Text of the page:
Saint-Saëns entered the Paris Conservatoire as he entered his teens. His professors included François Benoist for organ and, from 1850, Halévy for composi­tion. He obtained the Second Organ Prize in 1849 and a brillant Premier Prix in 1851. Whilst a student there, he met the renowned singer Pauline Viardot, who included Saint-Saëns in her famous Thursday evening soirées. He left his student days behind him in 1852, but competed for two composition prizes. Like Ravel after him, he failed to win the Prix de Rome with his entry in both 1852 and again twelve years later in 1864. He did, though, gain first prize in a competition organised by the Paris Société Saint-Cécile for his Ode à Sainte-Cécile. Through the founder of the society, the Belgian violinist François Seghers, he met Liszt, who became a firm friend. The Society was also responsible for performing his first official symphony (published as No 1 in E flat in 1855) under the baton of Seghers. What fun this occasion must have been! To ensure an objective appraisal, three stars appeared in the printed programme instead of the composer’s name. Great was the post-symphony applause and great was the astonishment when the composer was revealed as an eighteen-year-old Frenchman. Older colleagues were impressed—Gounod foresaw a great future for him; Rossini often included him in his soirées; and Berlioz admired his gifts, though with amusing acuity quipped: “He knows everything but lacks inexperience.” The gist of this criticism was to typify appraisal of Saint-Saëns for his whole career—an ace mind and technical facility supressing emotional depths and heights, perhaps in the interests of a pure and ascetic aesthetic. Claudio Arrau once described the veteran Saint-Saëns’ piano-playing (which he heard when he was in his twenties): “… the most even scales you can imagine, and great power in the fingers. Ice cold, but amazing.” His career proceeded in several directions at once. Organ-playing provided a crescendo of income and prestigious appointments—for a few months in 1853 he was organist at the church of St Séverin; for a few years until 1857 he held the post at St Merry—and then he performed improvisatory miracles at the Madeleine for nearly two decades. His congregations there included visiting colleagues like Robert Franz, Anton Rubinstein, Sarasate (only fifteen when he commissioned a concerto from Saint-Saëns, who was greatly flattered), Clara Schumann, and Franz Liszt who declared Saint-Saëns the ‘king of organists’ and ‘foremost among French composers’ when writing to a friend in 1866.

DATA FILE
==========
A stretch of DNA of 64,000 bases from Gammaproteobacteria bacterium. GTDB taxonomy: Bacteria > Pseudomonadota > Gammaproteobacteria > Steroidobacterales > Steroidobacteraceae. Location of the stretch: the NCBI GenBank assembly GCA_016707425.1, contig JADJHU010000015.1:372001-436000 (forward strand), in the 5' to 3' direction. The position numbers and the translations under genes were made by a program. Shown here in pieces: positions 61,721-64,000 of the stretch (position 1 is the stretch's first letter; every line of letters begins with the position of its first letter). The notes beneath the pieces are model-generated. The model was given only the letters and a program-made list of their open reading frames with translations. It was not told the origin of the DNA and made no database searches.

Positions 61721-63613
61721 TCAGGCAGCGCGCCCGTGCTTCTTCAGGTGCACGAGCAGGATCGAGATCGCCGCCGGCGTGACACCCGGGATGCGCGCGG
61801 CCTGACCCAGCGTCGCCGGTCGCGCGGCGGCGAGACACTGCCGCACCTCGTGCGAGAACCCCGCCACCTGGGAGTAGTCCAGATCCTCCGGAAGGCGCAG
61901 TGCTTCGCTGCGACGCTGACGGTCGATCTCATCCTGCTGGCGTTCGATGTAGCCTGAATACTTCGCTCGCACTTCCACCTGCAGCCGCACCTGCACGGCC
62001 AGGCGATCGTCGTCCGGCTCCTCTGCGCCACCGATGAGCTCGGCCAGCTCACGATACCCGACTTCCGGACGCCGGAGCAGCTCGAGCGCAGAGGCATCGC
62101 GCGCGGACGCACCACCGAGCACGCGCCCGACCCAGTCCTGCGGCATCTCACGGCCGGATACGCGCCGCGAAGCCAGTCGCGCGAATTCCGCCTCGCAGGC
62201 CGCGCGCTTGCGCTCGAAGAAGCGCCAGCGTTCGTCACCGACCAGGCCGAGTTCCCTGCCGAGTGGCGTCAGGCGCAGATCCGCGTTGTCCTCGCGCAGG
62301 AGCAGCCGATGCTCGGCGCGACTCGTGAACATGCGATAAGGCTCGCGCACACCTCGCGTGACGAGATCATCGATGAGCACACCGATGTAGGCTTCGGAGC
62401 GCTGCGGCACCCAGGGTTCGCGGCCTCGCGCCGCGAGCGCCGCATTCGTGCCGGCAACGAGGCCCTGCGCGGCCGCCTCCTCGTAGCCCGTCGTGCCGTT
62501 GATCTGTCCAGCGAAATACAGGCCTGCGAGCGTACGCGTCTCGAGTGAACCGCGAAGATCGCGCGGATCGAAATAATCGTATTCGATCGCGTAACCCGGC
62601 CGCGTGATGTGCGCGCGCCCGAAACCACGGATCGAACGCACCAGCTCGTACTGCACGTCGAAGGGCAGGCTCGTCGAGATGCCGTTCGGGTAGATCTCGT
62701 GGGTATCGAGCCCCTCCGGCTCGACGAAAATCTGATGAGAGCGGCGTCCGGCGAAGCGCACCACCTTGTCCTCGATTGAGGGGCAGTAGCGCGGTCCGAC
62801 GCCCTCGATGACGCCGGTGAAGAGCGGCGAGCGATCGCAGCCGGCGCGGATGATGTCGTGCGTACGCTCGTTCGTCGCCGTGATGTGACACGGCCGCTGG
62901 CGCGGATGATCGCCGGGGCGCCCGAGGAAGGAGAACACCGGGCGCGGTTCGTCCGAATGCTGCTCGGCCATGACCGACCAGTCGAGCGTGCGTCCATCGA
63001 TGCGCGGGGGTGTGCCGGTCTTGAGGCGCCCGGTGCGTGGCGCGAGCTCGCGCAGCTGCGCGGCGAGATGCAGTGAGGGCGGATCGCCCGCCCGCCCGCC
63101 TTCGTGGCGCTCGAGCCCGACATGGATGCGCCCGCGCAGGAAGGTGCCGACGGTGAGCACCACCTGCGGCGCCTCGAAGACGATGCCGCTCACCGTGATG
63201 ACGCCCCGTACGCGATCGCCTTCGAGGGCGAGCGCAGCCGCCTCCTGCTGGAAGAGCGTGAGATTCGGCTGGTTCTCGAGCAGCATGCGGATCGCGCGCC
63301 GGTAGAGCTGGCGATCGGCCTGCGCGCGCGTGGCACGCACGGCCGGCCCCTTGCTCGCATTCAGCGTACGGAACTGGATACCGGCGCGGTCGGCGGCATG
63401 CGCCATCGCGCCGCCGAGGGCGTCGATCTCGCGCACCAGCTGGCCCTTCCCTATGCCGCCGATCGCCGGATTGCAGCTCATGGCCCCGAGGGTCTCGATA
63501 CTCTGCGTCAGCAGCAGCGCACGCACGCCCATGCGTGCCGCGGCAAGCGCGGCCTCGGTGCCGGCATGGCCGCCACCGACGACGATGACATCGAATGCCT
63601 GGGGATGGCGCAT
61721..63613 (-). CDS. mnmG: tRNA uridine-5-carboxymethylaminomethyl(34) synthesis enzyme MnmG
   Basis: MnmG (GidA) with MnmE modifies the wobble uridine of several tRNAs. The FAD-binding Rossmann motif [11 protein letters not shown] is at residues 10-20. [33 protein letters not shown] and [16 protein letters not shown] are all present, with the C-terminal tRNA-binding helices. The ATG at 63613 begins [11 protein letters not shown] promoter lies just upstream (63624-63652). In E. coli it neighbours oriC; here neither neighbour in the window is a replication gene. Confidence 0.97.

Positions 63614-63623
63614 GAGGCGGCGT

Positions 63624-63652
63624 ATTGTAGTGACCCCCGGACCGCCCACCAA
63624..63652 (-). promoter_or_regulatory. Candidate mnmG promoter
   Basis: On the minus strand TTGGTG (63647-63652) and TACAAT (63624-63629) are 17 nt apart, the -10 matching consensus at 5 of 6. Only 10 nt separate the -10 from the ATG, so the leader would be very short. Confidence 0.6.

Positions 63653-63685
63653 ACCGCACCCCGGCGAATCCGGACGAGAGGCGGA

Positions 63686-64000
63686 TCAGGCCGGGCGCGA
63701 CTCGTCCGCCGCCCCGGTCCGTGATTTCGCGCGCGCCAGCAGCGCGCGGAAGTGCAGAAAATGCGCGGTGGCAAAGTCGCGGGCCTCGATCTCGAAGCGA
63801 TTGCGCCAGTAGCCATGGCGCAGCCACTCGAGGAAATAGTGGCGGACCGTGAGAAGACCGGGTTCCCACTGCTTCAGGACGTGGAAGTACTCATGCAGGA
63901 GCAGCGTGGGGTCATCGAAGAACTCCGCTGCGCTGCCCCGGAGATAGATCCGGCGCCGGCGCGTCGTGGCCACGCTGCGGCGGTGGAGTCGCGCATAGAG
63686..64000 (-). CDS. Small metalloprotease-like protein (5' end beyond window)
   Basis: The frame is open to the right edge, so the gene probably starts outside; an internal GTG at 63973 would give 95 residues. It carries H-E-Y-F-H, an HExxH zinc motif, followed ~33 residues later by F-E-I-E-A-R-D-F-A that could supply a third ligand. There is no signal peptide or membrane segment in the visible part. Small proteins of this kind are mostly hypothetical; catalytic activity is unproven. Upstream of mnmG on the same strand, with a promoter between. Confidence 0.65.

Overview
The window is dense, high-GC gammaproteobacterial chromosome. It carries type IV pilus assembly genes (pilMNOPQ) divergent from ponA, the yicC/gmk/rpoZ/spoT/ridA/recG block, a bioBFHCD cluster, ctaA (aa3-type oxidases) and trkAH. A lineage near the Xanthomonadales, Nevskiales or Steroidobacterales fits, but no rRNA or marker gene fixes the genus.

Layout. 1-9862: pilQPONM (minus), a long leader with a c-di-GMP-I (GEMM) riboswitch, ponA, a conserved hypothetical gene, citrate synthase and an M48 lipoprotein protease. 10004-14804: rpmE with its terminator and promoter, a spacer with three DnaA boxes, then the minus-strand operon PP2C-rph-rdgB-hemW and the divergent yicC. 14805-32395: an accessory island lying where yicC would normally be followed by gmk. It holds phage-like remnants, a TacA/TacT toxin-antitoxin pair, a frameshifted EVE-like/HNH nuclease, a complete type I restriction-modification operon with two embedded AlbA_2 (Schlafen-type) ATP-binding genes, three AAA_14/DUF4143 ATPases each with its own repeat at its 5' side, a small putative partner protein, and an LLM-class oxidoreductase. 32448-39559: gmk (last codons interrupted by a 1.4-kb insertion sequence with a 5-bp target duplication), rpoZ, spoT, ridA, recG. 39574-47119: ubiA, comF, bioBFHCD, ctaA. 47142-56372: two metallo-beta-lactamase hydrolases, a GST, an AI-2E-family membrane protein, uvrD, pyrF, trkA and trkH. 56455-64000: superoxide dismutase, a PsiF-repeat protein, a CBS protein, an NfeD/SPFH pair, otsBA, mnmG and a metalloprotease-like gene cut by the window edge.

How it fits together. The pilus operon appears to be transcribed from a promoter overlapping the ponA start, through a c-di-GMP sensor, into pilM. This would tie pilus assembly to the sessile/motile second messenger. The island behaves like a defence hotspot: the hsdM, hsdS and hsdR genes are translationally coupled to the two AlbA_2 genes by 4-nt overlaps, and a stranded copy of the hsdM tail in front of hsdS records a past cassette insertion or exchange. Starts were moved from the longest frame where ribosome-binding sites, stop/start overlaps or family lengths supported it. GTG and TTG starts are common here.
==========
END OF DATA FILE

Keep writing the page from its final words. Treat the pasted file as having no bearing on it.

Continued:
To be closer to the Madeleine, the two Saint-Saëns (mother and son) plus great-aunt Charlotte, moved to new lodgings on the Rue Faubourg St Honoré. Monday nights at their home were dedicated to soirées for musicians, following the Thursday tradition at the Viardots’.